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youth employment

Jobs Crisis in the Middle East & North Africa

Nigel Twose's picture

From 14 – 24 January, I visited Lebanon, the Palestinian territories and Tunisia. It is a region that has some of the greatest challenges when it comes to creating jobs. Finding solutions to the jobs crisis in the MENA region is key to solving many of the other issues that are holding back the region’s development.

 A furniture factory near Gaza City. Photo: Arne Hoel / World Bank

New insights for Entra21 in Cordoba

Guillermo Cruces's picture

The past decade has wrought numerous studies on youth training programs, especially in Latin America and the Caribbean. However, little research exists on they operate and their effects beyond the labor market. We spoke with Guillermo Cruces, of the Center for Distributive, Labor and Social Studies (CEDLAS) at the Universidad Nacional de La Plata, Argentina, about the Center's efforts to fill this hole by studying the Entra21 program in Cordoba in 2011-12.

Students in rural Argentina. Photo: Flickr@WorldBank (Nahuel Berger)

The shape of future jobs

Nigel Twose's picture

Between now and 2030, countries all over the world will have to create about 600 million jobs just to absorb the expanding working age population – while simultaneously coping with a number of daunting challenges. Against this backdrop, the World Economic Forum’s Global Council on the Future of Jobs — in which I participate — is launching a survey of 2,000 firms to learn how they anticipate major trends will shape the labor market in their industry by 2020.

Nukua'lofa, Tonga. Photo: Flickr@WorldBank (Tom Perry)

The Importance of Good Governments for Youth Employment

Diane LuTran's picture
World Bank Group Youth Summit 2014
For more details on the World Bank Group
Youth Summit and how to apply, click here.
The role of government to address youth unemployment is crucial as they provide the "enabling environment" for youth to thrive. Governments operate as a nexus between policy and practice, and addressing the socio-economic problems impacting youth, such as unemployment and barriers to political participation is essential for youth progress and development [...]

The World Bank is providing a space to discuss these issues and more at the upcoming Youth Summit, which will be held Oct. 7 in Washington, D.C.

Meeting the Youth Employment Challenge in Africa – Six Myths

Louise Fox's picture

Youth empowerment in Liberia. Photo credit: Flickr @CAFOD

As the world's youngest and poorest region, Sub-Saharan Africa faces a major jobs challenge. Half of the population is under 25, and every year 11 million people enter the labor force — mostly youth looking for work. After more than a decade of rapid growth and expansion of educational opportunities, youth have high aspirations and expectations, and African policy makers are concerned about how to meet them. Jobs and opportunity are at the top of the development agenda.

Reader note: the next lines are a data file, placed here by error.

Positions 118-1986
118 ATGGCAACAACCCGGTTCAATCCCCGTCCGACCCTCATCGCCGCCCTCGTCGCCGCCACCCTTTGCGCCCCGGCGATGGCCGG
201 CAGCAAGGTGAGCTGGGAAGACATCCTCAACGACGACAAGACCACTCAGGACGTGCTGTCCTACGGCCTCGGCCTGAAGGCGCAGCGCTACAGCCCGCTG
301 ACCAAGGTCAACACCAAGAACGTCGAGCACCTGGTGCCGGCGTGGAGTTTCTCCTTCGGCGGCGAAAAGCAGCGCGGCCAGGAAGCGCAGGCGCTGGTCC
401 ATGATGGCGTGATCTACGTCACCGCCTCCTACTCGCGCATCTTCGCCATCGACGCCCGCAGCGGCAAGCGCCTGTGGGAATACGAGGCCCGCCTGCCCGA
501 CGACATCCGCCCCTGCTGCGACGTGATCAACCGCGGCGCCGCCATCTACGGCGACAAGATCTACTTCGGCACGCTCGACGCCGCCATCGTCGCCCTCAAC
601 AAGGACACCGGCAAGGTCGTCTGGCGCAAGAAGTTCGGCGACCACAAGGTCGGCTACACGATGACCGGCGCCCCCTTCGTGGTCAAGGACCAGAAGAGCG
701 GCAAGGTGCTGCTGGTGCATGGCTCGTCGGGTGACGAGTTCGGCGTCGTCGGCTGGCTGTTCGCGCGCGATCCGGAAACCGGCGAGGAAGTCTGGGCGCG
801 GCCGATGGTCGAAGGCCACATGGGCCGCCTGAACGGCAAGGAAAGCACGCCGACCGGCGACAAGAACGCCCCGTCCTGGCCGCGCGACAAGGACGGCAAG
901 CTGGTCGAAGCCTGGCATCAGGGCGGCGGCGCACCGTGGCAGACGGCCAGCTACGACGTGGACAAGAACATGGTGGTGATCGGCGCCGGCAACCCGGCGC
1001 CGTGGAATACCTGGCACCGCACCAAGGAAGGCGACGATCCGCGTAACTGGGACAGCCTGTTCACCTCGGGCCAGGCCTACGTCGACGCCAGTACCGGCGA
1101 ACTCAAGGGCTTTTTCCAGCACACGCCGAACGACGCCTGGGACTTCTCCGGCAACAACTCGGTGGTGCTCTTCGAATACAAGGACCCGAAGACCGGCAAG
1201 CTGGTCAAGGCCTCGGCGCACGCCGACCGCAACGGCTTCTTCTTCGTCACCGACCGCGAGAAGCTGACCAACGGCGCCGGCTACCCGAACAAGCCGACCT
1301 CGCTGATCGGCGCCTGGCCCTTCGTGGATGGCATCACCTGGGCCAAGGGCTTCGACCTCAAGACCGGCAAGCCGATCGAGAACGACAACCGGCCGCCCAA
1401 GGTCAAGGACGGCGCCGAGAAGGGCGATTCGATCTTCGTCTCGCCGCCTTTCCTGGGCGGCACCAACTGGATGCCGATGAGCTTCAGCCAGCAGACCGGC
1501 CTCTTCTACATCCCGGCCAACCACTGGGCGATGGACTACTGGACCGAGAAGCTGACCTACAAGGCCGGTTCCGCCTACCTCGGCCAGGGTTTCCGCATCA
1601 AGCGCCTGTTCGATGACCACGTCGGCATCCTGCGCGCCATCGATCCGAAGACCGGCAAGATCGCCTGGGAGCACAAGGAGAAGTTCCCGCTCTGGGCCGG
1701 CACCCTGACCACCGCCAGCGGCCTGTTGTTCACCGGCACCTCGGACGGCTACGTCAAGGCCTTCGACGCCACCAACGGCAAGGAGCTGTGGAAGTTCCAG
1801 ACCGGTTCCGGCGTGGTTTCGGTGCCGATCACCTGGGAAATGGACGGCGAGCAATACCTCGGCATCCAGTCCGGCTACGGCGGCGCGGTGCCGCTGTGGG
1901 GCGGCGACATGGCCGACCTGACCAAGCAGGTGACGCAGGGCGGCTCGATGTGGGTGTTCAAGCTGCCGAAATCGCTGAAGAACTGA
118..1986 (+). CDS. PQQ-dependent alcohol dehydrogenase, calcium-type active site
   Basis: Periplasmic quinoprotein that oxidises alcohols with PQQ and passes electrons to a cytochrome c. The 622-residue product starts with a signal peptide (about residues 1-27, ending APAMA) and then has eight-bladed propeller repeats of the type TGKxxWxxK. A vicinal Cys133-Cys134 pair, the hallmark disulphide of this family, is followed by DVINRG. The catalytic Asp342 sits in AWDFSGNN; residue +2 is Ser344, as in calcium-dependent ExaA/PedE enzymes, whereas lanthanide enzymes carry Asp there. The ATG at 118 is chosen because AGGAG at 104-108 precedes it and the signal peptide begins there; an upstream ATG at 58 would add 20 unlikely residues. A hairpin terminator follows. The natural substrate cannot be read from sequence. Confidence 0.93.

Jim Yong Kim: Turkey's Decade of Progress

Jim Yong Kim's picture

ISTANBUL — On my first trip to Turkey, I met the country's political leaders, business executives, and civil society organizers — and some of the World Bank Group staff. We have 250 staff in Turkey, of which 200 are in the regional hub of IFC, our private sector arm.

While Turkey faces many challenges, I came away very impressed with many of the nation's accomplishments during the last decade. To learn more, watch this video blog.

Targeting Youth to Reduce South Africa’s Unemployment

Ingrid Woolard's picture

IT training for kids who live in the surrounding farm areas of Stutterheim outside East London in the Eastern Cape. South Africa. Photo: Trevor Samson / World Bank

Globally youth are, on average, nearly three times more likely to be unemployed than older adults. In South Africa this problem has been exacerbated by the global downturn. When the economy slowed down, youth unemployment began to rise sooner than adult unemployment, suggesting that younger people are more vulnerable to changing economic conditions. The question arises whether interventions should focus on youth among the unemployed. I would argue that interventions should specifically target youth, as they face some significant barriers to entering the labor market.

Tunisia to Pilot Biometric ID Cards for Youth Job Programs

Mohsen Bentouati's picture

In Tunisia, around 40 percent of youth are unemployed, many of them with only a secondary education or less. To help them find jobs, the government is undertaking a comprehensive reform of its active labor market programs. The JKP recently spoke with Mohsen Bentouati—Sub-Director of Employment Programs, Ministry of Vocational Training and Employment—about the planned introduction of a biometric identification card. It will be used to monitor the operation of the programs, the use of services, and to make payments, along with ensuring that the people targeted are those most likely to benefit.

Youth training and internships in Kenya

Alice Githu's picture

Kenya has high unemployment and under-employment, but the jobless rate for youth is much higher than that for adults. For that reason, a pilot project—part of the Kenya Youth Empowerment Project (KYEP)—is under way to address the lack of skills and work experience for unemployed youth (aged 15-29). We spoke with the KYEP’s coordinator, Alice Githu (Senior Youth Development Officer, Ministry of Youth Affairs and Sports). She says that one key lesson is the need to offer life skills training on top of core business skills. Another is the importance of private sector involvement.